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Idegwu v. Colvin

United States District Court, Third Circuit

November 18, 2013

ROXIE L. IDEGWU, Plaintiff,
CAROLYN W. COLVIN, Acting Commissioner of Social Security, Defendant.


MARY PAT THYNGE, Magistrate Judge.


On September 14, 2012, plaintiff Roxie L. ldegwu ("plaintiff') filed this action against defendant Carolyn W. Colvin, Acting Commissioner of Social Security ("defendant").[1] Plaintiff seeks judicial review, pursuant to 42 U.S.C. § 405(g), of a decision by defendant denying her application for disability insurance benefits ("DIS") under Title II of the Social Security Act. Presently before the court are the parties' cross-motions for summary judgment. For the reasons set forth below, the court recommends plaintiff's motion for summary judgment be denied, and defendant's cross-motion for summary judgment be granted.


A. Procedural History

On July 16, 2009, plaintiff filed her application for DIS, claiming she was disabled beginning on October 10, 2006 due to osteoarthritis, diabetes, high blood pressure, and degenerative disc disease status post-arthroscopic surgery.[2] Plaintiff amended her onset date prior to the administrative hearing to allege disability since October 26, 2009.[3] Plaintiff's application was denied initially on November 4, 2009, and on reconsideration on January 8, 2010.[4] On February 9, 2010, plaintiff filed a written request for a hearing.[5]

A hearing before Administrative Law judge ("ALJ") Judith A. Showalter was conducted on December 16, 2010.[6] Plaintiff, represented by counsel, testified at the hearing.[7] Adena Leviton, an impartial vocational expert ("VE"), also appeared at the hearing.[8] On January 28, 2011, the ALJ issued a written decision denying plaintiff's application for DIN.[9] The ALJ noted plaintiff's insured status expired on September 30, 2010, and therefore, she was required to establish disability on or before that date in order to be entitled to a period of disability and DIB.[10] After review of the evidence, the ALJ held plaintiff was not disabled under sections 216(1) and 223(d) of the Social Security Act.[11] Specifically, the ALJ found plaintiff had sever impairments, including obesity, degenerative joint disease of the bilateral knees, and degenerative disc disease of the cervical spine, but nonetheless had the residual functional capacity to perform simple unskilled light work as defined in 20 C.F.R. § 404.1567(b).[12] The ALJ further found plaintiff could perform said work, except that she can only stand and walk for 2 hours in an 8 hour workday, sit for 6 hours in an 8 hour workday, with posturals that are occasional, but no climbing of a rope, ladder or scaffold, and no frequent handling, fingering and feeling.[13] The ALJ also determined plaintiff was to avoid working overhead and concentrated exposure to extreme cold or hazards.[14]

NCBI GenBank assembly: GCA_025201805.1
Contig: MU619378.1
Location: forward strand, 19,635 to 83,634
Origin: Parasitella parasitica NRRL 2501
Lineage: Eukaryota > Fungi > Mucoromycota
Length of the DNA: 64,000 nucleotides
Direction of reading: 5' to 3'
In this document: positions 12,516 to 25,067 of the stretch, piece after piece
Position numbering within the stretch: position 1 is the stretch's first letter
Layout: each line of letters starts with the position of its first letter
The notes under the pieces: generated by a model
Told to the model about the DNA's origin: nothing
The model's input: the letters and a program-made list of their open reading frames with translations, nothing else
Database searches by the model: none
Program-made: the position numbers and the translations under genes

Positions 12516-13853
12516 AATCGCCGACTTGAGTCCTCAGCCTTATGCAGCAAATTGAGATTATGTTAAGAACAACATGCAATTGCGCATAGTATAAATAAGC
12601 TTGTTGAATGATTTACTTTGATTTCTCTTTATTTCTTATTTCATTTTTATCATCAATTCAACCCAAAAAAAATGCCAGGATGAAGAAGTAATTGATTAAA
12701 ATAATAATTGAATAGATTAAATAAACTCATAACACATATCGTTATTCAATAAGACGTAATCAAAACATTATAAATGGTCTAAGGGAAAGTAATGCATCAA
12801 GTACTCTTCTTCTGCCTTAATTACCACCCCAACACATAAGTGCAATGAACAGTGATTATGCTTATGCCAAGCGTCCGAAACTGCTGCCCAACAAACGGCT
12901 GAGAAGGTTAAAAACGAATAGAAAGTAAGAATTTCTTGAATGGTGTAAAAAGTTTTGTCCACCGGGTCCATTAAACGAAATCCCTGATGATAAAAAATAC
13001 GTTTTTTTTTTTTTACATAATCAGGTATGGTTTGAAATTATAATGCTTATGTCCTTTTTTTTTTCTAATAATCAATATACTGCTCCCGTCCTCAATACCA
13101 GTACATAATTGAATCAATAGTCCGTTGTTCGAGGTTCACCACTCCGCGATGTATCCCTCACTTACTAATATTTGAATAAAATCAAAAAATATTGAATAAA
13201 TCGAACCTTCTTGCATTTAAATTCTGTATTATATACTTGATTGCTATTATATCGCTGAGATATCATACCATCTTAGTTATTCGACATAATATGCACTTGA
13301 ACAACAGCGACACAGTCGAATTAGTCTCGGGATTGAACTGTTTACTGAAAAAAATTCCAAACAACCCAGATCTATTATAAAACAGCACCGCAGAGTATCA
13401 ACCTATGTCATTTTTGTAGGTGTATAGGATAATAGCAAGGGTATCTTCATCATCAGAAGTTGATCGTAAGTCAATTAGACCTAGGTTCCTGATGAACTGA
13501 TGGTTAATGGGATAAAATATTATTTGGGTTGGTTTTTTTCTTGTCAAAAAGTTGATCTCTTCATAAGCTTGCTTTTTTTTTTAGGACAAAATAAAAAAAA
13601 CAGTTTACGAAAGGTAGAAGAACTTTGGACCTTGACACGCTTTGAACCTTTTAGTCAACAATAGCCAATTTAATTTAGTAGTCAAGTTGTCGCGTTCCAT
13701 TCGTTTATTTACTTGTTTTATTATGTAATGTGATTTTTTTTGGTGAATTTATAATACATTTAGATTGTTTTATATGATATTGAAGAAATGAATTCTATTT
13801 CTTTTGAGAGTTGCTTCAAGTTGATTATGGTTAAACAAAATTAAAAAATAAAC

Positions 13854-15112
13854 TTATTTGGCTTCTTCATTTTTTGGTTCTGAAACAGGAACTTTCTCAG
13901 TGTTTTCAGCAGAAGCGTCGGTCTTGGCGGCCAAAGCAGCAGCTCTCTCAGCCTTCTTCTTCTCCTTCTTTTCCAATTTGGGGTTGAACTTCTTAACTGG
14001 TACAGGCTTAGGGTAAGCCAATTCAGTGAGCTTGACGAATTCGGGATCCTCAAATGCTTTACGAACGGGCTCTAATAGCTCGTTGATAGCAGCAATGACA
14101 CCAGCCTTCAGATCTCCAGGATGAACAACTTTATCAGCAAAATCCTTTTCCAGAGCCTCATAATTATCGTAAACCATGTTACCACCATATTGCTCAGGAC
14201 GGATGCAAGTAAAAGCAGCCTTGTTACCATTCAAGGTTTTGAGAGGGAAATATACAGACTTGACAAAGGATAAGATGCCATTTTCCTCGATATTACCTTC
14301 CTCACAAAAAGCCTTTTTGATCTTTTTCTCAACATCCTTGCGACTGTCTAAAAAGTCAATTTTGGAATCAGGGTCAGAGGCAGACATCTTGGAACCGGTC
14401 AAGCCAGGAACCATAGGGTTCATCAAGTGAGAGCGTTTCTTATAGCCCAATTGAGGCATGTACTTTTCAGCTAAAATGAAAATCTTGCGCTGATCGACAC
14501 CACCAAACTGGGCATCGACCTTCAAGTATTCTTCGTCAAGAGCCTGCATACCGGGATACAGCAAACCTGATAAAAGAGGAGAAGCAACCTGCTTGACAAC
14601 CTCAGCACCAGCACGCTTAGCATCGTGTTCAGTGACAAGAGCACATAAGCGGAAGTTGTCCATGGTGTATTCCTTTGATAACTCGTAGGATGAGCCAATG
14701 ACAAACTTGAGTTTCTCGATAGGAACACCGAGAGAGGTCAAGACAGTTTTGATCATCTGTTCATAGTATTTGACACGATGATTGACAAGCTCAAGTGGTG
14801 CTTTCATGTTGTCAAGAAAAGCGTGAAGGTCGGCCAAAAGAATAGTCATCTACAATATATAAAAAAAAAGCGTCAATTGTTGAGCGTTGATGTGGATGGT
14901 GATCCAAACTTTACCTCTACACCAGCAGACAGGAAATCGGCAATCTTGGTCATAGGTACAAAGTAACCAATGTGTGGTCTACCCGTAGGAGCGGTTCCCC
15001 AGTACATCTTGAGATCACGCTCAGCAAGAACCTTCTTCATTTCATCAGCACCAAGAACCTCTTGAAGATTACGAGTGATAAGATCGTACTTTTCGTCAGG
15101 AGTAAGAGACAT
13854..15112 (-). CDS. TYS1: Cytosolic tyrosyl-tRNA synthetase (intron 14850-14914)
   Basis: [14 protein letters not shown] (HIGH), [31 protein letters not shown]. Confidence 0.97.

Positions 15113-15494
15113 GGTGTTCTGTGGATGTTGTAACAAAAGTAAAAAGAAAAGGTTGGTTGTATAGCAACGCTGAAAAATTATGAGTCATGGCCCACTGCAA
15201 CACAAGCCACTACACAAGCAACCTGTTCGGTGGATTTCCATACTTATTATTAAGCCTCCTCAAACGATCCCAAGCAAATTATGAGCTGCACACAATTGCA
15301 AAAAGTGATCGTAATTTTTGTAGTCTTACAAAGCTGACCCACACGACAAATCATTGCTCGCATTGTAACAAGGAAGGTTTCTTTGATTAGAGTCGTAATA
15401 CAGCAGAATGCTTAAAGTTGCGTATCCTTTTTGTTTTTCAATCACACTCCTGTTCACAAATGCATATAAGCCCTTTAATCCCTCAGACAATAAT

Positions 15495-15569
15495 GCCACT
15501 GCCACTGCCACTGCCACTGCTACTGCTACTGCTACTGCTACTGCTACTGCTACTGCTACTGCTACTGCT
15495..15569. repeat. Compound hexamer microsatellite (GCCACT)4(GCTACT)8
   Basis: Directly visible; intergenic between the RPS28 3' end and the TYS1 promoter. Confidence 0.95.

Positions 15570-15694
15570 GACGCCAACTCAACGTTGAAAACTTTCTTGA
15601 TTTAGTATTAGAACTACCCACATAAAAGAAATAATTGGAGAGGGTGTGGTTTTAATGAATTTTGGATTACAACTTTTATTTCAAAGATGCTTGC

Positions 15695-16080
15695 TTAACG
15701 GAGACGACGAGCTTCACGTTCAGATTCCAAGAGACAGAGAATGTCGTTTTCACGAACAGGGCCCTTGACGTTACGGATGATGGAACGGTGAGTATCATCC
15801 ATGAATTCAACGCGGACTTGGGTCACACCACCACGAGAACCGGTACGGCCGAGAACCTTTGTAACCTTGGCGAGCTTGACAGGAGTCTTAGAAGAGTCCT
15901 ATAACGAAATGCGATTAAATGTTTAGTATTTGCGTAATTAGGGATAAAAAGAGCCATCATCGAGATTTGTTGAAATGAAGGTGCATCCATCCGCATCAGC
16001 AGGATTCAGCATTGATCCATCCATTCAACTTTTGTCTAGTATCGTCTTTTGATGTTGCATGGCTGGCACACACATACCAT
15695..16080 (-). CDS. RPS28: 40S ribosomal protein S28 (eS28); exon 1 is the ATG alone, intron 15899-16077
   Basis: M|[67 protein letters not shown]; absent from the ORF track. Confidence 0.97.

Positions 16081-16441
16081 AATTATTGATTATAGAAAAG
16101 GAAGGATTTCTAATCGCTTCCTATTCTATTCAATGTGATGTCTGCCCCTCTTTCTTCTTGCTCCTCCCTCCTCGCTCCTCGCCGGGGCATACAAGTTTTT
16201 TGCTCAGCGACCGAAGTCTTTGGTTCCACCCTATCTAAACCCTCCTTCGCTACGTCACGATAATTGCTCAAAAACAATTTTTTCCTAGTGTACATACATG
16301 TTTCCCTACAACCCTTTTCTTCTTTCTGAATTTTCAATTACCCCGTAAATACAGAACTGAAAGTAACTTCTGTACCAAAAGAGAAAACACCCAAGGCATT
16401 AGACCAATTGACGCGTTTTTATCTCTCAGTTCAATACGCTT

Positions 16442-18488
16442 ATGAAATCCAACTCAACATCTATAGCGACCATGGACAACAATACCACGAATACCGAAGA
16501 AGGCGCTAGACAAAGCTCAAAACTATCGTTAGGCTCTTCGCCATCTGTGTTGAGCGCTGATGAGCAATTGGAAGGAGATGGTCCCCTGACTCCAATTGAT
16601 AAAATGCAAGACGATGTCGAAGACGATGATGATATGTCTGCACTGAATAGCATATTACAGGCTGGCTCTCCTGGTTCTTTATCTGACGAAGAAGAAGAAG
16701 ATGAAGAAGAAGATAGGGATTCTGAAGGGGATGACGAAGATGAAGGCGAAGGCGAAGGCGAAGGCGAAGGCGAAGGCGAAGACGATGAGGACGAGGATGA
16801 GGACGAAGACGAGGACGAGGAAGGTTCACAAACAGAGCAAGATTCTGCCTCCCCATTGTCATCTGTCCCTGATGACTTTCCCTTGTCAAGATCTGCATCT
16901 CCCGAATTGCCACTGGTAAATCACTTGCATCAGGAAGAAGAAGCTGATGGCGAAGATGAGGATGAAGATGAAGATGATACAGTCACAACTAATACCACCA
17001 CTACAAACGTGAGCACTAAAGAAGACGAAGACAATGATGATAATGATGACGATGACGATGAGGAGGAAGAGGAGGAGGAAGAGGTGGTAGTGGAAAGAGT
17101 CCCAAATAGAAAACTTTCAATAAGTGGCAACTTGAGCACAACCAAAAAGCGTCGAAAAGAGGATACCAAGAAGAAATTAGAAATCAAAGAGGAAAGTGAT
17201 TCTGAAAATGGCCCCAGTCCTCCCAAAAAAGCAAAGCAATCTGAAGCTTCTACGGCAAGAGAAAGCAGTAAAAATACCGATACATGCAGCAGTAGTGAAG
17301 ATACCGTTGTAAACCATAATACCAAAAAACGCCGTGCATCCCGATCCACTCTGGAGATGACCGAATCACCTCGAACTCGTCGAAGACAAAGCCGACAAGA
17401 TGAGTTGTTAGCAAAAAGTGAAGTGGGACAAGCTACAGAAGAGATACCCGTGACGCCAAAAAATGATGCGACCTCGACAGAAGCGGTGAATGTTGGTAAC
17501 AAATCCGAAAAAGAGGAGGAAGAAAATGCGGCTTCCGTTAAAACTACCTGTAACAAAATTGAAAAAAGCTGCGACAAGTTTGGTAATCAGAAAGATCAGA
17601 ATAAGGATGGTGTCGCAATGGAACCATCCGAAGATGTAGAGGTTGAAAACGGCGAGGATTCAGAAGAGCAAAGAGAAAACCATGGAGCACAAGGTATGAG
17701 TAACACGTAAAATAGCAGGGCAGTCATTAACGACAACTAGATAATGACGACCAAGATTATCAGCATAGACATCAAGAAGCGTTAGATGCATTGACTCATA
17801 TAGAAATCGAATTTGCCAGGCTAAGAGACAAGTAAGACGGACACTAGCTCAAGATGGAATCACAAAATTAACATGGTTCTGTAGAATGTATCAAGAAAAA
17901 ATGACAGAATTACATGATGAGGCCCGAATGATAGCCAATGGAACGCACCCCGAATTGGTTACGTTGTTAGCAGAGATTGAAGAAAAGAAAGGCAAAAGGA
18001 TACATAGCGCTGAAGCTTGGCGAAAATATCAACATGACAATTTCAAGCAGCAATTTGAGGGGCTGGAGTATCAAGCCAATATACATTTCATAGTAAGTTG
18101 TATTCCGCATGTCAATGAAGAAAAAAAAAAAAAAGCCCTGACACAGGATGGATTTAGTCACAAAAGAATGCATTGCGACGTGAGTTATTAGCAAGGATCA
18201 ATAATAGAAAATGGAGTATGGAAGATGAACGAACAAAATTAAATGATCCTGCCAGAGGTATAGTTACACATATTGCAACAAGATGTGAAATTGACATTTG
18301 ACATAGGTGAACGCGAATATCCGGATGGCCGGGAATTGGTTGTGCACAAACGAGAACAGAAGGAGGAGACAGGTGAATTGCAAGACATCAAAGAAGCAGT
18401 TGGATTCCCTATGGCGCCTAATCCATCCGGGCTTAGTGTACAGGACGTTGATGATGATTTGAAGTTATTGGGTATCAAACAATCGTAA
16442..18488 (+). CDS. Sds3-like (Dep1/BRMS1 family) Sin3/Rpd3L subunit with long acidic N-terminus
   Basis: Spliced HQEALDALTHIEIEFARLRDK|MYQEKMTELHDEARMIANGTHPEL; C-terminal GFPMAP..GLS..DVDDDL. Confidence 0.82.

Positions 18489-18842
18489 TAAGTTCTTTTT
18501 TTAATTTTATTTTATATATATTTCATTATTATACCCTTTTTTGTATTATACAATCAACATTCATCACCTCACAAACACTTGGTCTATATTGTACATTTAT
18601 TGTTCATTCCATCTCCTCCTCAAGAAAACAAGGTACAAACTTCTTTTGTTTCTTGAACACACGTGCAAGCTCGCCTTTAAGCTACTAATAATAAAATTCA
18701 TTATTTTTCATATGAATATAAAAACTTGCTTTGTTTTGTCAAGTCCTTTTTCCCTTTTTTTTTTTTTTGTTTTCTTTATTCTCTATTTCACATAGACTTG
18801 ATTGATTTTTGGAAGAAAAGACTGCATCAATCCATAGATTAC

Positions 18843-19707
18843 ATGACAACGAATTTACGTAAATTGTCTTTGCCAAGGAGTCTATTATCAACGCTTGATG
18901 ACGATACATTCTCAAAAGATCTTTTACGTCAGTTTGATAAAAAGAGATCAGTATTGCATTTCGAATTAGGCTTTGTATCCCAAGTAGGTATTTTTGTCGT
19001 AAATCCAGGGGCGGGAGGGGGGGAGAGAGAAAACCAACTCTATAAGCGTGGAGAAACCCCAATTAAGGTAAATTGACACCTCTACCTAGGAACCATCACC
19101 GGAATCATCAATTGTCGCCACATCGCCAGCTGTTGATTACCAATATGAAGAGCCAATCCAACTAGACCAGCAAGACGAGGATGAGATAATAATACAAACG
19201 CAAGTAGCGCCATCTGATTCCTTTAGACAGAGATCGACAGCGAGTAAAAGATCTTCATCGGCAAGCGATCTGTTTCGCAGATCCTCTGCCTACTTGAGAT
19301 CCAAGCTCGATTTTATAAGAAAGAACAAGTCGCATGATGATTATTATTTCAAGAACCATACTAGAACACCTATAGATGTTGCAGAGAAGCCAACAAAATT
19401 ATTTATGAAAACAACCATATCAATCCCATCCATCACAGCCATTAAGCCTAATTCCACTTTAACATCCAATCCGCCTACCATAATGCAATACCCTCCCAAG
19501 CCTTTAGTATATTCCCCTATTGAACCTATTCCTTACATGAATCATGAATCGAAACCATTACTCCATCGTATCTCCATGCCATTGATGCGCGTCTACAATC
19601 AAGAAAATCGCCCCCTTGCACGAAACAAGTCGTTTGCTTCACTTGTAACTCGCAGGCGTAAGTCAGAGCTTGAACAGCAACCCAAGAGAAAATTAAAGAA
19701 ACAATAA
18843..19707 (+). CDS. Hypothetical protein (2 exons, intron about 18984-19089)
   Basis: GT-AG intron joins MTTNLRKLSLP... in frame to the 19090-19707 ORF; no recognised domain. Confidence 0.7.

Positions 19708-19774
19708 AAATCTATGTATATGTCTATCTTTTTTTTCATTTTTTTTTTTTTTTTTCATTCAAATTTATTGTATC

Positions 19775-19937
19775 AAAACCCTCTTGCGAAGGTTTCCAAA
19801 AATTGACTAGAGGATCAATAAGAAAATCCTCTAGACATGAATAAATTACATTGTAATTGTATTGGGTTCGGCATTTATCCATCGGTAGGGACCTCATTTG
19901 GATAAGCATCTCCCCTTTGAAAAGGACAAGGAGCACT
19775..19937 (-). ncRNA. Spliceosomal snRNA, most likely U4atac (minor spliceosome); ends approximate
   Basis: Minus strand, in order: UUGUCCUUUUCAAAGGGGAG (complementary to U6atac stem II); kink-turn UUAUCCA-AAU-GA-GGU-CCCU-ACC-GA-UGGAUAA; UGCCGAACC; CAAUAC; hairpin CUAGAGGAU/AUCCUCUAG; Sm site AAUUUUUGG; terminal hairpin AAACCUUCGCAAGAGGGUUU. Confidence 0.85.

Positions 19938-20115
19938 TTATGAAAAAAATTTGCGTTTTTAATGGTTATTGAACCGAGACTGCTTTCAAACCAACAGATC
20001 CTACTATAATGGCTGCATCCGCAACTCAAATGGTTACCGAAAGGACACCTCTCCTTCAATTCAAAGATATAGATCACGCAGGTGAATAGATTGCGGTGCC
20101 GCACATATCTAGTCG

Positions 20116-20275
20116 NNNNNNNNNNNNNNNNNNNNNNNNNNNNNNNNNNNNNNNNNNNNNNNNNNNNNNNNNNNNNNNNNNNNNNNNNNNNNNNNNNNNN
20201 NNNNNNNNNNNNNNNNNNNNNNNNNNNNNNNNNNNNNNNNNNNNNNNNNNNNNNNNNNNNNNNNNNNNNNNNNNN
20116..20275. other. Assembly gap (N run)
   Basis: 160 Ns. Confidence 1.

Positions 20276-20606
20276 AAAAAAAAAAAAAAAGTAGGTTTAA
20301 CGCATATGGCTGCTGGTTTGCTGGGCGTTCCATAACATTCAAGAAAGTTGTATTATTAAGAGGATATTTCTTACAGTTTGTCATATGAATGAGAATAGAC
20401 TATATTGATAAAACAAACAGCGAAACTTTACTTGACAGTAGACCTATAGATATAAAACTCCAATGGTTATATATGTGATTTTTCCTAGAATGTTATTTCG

Plaintiff's subsequent appeal to the Appeals Council was denied, as the Council concluded there was no basis for reviewing the ALJ's decision.[15] The ALJ's decision, therefore, constitutes the final decision of the Commissioner.[16]